Author Archives: Em Dean

Why do right wing immigration reformists like Liberal Canada’s points system?

oris Johnson may have hoodwinked a number of European liberal activists by promising to instate a points-based, also known as “merit-based”, immigration system, something for which the Liberal Democrats advocated as recently as Brighton Conference last year.

In 2018, proponents of the immigration motion passed by Conference gave weight to their arguments by comparing the policy to Canada’s, a country generally seen as having a generous approach to migrants’ rights. This much is fair. But we should delve a bit deeper into that policy to understand why it’s suddenly popular with the anti-immigrant Conservative government.

Canada’s points system was established in 1967 by the Liberal government of Lester Pearson, an internationalist to his core. Canada’s previous system was based principally on a migrant’s country of origin and ties to Canada and the Commonwealth. At the time, immigration to Canada was 85% European, mostly from the UK and France. Canada was committed to opening its borders and its culture to place itself on the international stage.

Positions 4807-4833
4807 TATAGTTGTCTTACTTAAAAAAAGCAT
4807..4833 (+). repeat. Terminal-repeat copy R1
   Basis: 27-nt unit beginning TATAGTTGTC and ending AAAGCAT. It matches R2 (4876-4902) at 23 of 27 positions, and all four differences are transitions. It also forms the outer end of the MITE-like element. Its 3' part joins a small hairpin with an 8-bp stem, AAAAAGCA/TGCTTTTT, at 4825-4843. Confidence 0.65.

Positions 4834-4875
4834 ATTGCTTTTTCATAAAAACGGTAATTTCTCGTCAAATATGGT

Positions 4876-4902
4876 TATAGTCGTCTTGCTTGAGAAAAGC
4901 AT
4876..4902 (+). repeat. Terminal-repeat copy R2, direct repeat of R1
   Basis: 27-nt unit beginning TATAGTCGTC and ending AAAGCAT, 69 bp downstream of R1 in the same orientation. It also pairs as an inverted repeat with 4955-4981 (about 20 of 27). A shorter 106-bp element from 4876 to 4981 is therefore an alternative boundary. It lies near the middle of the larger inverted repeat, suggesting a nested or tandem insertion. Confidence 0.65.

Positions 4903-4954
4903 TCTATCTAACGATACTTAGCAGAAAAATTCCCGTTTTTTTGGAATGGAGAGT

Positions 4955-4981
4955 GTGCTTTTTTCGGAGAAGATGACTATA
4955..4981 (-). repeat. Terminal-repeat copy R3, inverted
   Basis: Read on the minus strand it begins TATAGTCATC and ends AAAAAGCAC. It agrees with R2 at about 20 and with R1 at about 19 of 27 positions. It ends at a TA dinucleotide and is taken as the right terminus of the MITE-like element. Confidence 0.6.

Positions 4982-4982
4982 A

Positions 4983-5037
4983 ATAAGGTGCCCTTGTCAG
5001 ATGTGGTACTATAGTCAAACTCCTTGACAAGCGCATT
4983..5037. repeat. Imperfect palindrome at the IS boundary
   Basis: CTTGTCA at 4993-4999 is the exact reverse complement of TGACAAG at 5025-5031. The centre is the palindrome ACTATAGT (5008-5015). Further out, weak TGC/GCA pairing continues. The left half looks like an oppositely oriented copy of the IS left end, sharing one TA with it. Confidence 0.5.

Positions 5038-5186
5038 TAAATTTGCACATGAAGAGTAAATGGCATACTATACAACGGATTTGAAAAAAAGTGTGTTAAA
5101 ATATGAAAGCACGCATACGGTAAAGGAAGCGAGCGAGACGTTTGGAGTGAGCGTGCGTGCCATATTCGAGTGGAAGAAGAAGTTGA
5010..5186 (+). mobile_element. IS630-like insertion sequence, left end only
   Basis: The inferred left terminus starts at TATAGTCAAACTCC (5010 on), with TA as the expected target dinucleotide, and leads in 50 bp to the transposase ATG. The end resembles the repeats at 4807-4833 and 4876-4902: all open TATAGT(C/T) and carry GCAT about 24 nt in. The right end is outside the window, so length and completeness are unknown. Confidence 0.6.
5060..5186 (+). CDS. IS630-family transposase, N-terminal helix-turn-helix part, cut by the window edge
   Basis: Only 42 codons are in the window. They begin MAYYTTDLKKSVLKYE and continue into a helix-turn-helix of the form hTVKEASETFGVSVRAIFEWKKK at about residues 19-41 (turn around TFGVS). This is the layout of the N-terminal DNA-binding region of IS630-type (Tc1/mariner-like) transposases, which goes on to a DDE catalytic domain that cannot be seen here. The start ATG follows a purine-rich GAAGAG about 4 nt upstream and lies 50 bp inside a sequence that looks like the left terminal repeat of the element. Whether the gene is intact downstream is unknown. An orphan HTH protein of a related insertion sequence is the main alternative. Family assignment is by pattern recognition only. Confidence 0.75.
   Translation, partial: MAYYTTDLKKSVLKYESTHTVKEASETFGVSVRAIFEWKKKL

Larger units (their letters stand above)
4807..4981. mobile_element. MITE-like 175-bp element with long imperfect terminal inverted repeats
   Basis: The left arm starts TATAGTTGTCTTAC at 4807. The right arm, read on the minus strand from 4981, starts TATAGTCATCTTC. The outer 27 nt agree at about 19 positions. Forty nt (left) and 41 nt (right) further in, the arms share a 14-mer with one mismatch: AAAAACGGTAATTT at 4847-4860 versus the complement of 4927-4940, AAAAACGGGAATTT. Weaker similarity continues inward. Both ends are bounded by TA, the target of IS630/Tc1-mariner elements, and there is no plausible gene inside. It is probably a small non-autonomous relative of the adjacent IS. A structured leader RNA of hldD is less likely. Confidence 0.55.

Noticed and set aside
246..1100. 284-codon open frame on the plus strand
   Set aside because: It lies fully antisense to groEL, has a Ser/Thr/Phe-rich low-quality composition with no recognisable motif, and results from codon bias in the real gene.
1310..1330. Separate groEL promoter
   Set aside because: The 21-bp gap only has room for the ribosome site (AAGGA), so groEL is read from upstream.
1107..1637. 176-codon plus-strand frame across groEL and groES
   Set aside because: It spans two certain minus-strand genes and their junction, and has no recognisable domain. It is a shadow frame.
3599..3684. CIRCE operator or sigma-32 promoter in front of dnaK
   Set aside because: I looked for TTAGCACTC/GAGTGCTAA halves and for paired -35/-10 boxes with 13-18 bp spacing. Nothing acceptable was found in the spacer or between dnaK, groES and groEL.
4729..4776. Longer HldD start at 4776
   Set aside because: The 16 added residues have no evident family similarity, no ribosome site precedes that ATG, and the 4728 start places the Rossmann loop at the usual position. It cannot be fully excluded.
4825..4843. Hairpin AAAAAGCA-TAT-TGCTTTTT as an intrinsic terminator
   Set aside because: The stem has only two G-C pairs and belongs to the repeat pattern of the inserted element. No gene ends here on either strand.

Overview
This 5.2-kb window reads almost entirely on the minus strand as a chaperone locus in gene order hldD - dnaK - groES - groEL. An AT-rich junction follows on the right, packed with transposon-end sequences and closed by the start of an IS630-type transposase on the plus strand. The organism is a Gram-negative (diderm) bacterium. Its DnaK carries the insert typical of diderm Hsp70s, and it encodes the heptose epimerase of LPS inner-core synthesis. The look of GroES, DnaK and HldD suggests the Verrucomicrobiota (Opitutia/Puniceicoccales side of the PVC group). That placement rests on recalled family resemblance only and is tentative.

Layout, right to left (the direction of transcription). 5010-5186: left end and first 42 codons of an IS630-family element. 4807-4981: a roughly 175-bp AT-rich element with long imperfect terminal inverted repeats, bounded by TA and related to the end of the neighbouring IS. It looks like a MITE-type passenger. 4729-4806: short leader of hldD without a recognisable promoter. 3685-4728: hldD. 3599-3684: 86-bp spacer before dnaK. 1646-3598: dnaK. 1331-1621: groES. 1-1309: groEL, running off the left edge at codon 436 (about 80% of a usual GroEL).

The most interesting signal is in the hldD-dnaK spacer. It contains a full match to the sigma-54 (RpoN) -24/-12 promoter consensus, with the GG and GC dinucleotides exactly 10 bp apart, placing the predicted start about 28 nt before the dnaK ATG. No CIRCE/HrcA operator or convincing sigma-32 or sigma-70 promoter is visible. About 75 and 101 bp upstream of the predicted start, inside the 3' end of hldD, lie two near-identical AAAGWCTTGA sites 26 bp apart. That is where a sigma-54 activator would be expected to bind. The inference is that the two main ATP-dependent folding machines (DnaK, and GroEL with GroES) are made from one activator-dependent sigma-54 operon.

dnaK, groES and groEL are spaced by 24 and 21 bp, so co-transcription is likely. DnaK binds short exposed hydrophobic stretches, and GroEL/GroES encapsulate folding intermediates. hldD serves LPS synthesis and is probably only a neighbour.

But the nature of the Canadian economy restricted Canada’s otherwise bold immigration reform. Canada is, and was, an export economy, with much of the country’s GDP coming from its energy sector, and most of that coming from oil. With the massive consumer economy of the USA on its doorstep, retaining this status was and is crucial. 

So when I hear UK immigration pundits saying “be like Canada”, I often think of some weaselly post-EU theorists saying “be like Norway”. We’re not an export economy, and unless you’re a Brexiteer fantasist, it seems unlikely that we will be. The world doesn’t have an insatiable appetite for marmite, curiously shaped dogs, and novelty cheeses. Like it or not, we need low-skilled immigrants. We need relatively uneducated immigrants. Moreover, Canada did not (and does not) have a substantial demand for temporary workers. Britain, by contrast, needs large numbers of temporary workers to sustain its agricultural and construction sectors, among others.

Posted in Op-eds | Tagged | 37 Comments
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